Residents Form New Effort to Promote an Affordable Inclusive Milton
April 27th, 2022

Milton, MA - A diverse group of Milton residents announced today the formation of a new organization called Affordable Inclusive Milton (AIM). AIM will advocate to increase the amount of affordable housing in Milton and promote a racially and economically diverse population throughout the geography of the Town.

“We are concerned that Milton stands out for its lack of progress on meeting our affordable housing goals,” said AIM Steering Committee member Geoff Wilkinson. “Too often the only voices heard are from those opposing new housing opportunities. AIM seeks to raise the voices of residents who want this community to be known for its leadership and innovation, for its diversity and welcoming spirit, and for being a place where young families, seniors, and people who work in town can call Milton home.”

AIM Steering Committee member Robert Rosofsky added, “As a 30-year Milton resident I’m excited to be working on better diversifying our population through increasing affordable housing in Town.”

 

“Milton has a particularly poor record of affordable housing production among suburban Boston communities,” said AIM Steering Committee member, Tom Callahan. “We know we can do better.”

 

According to the most recent figures available from the state’s Subsidized Housing Inventory, (December, 2020), Milton fared poorly in its percentage of affordable housing (4.9%) compared to neighboring communities such as Natick (10.5%), Dedham (11.1%), Wellesley (11.5%), Canton (12.6%), and Needham (12.8%).

 

AIM’s platform includes developing affordable housing on the Town Farm and other publicly owned parcels in town, increasing resources to the Milton Affordable Housing Trust, using Community Preservation Act funds to build new affordable housing, and supporting zoning changes to ensure Milton has a diverse mix of housing choices.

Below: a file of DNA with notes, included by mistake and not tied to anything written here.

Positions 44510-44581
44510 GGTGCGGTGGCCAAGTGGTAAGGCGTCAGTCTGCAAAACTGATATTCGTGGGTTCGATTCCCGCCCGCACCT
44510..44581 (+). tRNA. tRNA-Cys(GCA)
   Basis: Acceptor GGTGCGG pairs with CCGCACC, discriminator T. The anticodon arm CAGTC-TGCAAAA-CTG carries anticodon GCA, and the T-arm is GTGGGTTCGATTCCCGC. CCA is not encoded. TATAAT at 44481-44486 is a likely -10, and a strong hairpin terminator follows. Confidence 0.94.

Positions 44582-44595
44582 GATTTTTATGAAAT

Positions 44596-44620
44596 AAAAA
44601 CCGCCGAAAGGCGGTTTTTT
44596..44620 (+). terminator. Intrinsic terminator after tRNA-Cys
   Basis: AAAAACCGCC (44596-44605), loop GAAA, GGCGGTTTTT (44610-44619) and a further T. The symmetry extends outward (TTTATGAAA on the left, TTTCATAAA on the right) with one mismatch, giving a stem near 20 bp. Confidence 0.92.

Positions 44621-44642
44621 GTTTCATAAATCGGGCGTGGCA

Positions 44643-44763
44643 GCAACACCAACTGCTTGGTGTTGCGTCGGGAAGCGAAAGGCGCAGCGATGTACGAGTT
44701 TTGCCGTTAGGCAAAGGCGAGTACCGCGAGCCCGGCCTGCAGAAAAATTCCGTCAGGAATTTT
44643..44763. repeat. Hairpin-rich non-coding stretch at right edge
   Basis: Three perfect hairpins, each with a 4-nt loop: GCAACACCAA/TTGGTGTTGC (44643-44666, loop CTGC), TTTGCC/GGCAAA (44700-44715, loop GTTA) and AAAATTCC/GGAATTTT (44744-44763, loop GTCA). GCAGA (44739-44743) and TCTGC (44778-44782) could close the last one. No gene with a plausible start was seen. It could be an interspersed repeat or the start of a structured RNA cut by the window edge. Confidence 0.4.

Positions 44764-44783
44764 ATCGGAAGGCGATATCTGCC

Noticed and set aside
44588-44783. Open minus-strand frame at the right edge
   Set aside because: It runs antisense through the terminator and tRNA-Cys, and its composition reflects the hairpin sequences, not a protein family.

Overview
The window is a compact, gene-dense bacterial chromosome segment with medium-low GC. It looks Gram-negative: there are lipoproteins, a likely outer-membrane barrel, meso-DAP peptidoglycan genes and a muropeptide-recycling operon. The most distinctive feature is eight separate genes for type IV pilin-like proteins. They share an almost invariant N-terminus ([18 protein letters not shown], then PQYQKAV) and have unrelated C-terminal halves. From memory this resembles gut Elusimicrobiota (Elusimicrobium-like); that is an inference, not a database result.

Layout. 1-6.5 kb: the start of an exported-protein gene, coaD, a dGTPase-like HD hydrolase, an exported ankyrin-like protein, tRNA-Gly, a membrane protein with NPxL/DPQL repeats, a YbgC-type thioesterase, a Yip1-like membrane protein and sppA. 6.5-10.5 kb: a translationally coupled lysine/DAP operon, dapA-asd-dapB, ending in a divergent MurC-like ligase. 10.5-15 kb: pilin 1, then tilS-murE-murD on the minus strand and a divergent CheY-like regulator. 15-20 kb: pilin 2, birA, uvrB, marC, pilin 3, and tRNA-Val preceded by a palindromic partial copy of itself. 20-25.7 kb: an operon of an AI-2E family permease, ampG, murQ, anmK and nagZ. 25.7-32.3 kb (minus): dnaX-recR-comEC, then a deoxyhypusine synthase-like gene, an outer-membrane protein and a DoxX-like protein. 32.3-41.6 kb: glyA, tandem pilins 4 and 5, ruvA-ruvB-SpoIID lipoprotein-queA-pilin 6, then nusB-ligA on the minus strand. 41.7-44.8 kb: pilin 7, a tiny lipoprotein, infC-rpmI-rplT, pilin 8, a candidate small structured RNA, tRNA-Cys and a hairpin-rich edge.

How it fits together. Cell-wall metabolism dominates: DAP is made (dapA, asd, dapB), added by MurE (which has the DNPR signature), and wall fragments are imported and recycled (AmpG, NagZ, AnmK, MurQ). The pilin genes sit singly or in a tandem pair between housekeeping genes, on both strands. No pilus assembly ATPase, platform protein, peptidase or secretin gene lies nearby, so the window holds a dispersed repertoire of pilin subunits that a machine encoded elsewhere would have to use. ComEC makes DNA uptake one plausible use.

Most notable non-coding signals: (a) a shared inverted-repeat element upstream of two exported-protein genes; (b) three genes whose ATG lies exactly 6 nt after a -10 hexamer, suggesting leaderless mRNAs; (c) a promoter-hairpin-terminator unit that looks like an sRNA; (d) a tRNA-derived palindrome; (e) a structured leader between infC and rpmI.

“Working with our newly elected town officials, the Affordable Housing Trust, and committed neighbors, Milton can become known for forging creative solutions to the region’s affordable

housing challenges,” said Rosofsky. “AIM wants us to be leading into the future, not clinging to the past.”

 

According to the Multiple Listing Service, the average single family home listing price in Milton is approaching $1 million ($983,586). The average sale price for a “starter” home is $742,339 (based on 40 recent sales with homes averaging 1,651 square feet).

 

AIM leaders note that debate in Milton Planning Board meetings over recent months suggest people misunderstand what affordable housing means and that opposition is sometimes laced with exclusionary intent that led to adoption of the state’s anti-snob zoning law over 50 years ago. “Nobody wants to be associated with bias,” said AIM Steering Committee member, Danya Raphael. “We need to thrive together, or we will fail to thrive.”

 

“We intend to challenge the narrative that affordable housing threatens the character of our town,” added AIM Steering Committee member, Linda Champion. “We need to be forward thinking and realize that our character depends on the people who live here.”

 

“We’re seeking to increase opportunities for working families to live in Milton,” said AIM Steering Committee member, Julie Creamer. “It should be possible for people who serve this community — like teachers, clergy, health care workers, and first responders — to be able to live in this community.”

 

AIM members will be supporting affordable housing efforts in front of town boards and commissions and encouraging elected officials to adopt policies that encourage more affordable opportunities for more Milton neighbors. AIM’s website is MiltonAim.org. The organization welcomes new members and encourages those who are interested to sign up to learn more and get involved.